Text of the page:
Alright, that's at least three votes for treating the back of the waveguides. I'll see what I can find at HD or Lowes and get back to y'all on the results when I pop them open and dampen the waveguides.


Quote:
Originally Posted by Mrkazador /forum/post/19431349


Is there a difference between rear mounting and flush mounting(double baffle) the woofer?

For the axis to be proper between the woofer and tweeter, the front of the woofer needs to be 3/4" behind the rear face of the waveguide. However you want to accomplish that. Since I recessed the waveguide 1/4", I made my front baffle 1" thick so that a rear mounted woofer would be the proper 3/4" spacing. You can make a double (or more) thick front baffle and make a recess for a front mounted woofer to get that same spacing, BUT, by doing so you are forced to space the woofer and tweeter slightly farther apart, which will result in a slightly compressed forward lobe. Since I don't have measurement equipment, I tried to make mine as close to spec as Zilch's prototype in that regard. Since I wanted a slight roundover of the woofer baffle lip, that meant extending into the waveguide slightly.


Quote:
Originally Posted by Wrager /forum/post/19430796


I went to Lowe's and got a roll of Peel-n-seal for $16. It was plenty enough to treat the backs of my horns (all 3) with some left over. And my horns are fairly large. This is the same stuff the car guys use instead of dynamat. Pretty cheap for a little piece of mind.

Check, got it. Will look for this same stuff at Lowes. I hear they don't carry the "peel-n-seal" anymore, but have a comparable product by another name. I'll see what they have tomorrow.



It was a fun project, but now I need to clean up the garage/workshop. It's still a mess from the project.



Best,

Christopher
 

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Bah!


No point in cleaning up the garage 'til at least a week of listening evaluation is complete....
 

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very nice work. the rear mounted woofs with routed baffle look very slick! this design has a lot going for it. props all around.


one thing that is a little concerning is that the port seems to have a length about equal to its width. at the moment, i foget why, but ports equal to or shorter than width potentially run into some sort of problem. not sure if it is just a modelling vs. actual tuning point or if it is something more.


separate enclosures for the horn and/or lots of damping seems to do a little better than having the horn in the same enclosure, undamped, with the bass driver.
 

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Discussion Starter #18
I haven't read anything about short ports... the length of the 4pi port is about the same as it's height as well...? I think it may just be the nature of the beast of running a port tuning in the mid 50s. A 4" diameter 4" long port works, and shrinking the size to 3" or 2" shortens the port length to the same or less than the diameter if I recall correctly (without winisd right in front of me).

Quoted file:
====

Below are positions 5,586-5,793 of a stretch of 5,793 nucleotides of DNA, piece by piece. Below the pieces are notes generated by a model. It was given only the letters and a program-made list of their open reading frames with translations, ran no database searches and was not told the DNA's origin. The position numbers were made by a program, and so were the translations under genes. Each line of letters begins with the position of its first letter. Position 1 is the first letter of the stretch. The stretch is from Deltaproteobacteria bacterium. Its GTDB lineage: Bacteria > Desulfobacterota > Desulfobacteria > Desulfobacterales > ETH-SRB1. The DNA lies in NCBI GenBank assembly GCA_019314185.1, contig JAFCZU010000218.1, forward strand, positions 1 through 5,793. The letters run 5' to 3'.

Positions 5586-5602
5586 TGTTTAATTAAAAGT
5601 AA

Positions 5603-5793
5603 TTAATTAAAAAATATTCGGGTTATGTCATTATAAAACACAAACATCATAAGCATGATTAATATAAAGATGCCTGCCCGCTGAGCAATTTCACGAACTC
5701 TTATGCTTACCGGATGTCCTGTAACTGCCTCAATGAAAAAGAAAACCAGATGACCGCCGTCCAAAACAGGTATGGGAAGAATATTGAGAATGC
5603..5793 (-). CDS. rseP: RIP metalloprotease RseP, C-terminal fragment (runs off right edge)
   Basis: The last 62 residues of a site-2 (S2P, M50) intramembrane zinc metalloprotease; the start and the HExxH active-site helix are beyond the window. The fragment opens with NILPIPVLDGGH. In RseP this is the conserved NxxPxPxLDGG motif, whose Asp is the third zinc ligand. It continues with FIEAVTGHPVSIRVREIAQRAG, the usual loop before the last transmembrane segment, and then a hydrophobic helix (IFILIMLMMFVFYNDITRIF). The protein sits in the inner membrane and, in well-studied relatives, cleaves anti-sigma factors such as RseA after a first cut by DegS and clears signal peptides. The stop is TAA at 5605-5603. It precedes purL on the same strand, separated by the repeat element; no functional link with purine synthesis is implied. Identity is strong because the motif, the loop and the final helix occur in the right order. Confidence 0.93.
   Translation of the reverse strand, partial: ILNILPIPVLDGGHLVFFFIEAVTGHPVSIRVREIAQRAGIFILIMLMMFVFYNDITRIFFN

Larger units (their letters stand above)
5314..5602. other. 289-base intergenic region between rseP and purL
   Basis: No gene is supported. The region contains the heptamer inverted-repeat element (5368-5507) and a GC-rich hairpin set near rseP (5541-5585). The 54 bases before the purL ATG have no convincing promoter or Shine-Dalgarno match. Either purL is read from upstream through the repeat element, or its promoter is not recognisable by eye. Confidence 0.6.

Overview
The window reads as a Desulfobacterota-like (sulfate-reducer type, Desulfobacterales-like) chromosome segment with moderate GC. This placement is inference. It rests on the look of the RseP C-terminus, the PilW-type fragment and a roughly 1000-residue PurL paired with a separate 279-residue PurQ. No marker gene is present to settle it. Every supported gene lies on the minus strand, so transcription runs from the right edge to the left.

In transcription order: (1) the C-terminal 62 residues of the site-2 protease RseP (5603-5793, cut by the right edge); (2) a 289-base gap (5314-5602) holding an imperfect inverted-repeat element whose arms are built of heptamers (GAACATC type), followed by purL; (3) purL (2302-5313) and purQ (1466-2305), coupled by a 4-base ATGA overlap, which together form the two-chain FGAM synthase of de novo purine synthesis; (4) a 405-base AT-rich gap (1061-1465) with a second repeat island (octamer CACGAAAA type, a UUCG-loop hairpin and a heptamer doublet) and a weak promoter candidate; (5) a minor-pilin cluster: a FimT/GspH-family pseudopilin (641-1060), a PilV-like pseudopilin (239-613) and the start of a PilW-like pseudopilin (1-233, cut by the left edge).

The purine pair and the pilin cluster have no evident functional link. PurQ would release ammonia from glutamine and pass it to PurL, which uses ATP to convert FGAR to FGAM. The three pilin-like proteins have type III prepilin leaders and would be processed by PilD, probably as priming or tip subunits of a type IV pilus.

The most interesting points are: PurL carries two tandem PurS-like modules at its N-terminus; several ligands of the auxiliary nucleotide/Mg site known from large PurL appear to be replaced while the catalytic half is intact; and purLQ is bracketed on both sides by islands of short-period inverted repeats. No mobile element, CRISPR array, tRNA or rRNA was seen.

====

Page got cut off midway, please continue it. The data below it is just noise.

Is there some thought that I may need to stuff my cabs more thoroughly?


Zilch, how are your cabs stuffed? I seem to remember seeing one pic of the inside that looked like the cab was pretty full of pink insulation - is almost all the airspace taken up? (trying to remember where in which of the many e-wave threads I saw that..)


Edit: Looks like you lined all sides with about 3-4" of fluffy pink insulation. Did you ever run measurements, Zilch, with less damping material?


Best,

C.
 

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Quote:
Originally Posted by Mrkazador /forum/post/19431349


Is there a difference between rear mounting and flush mounting(double baffle) the woofer?

Yes, the Acoustical Center is better with a rear mounted woofer.
 

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Quote:
Originally Posted by LTD02 /forum/post/19433062


one thing that is a little concerning is that the port seems to have a length about equal to its width. at the moment, i foget why, but ports equal to or shorter than width potentially run into some sort of problem. not sure if it is just a modelling vs. actual tuning point or if it is something more.

I would like to see that link, I have not heard any issues with my ports that are wider then long.

Quote:
separate enclosures for the horn and/or lots of damping seems to do a little better than having the horn in the same enclosure, undamped, with the bass driver.

Yeah, I built two different boxes one with the same enclosure and one with separation of the waveguide plus treatments on the back of the waveguide. Subectively there seems to be something better, I have no measurements comparing them though.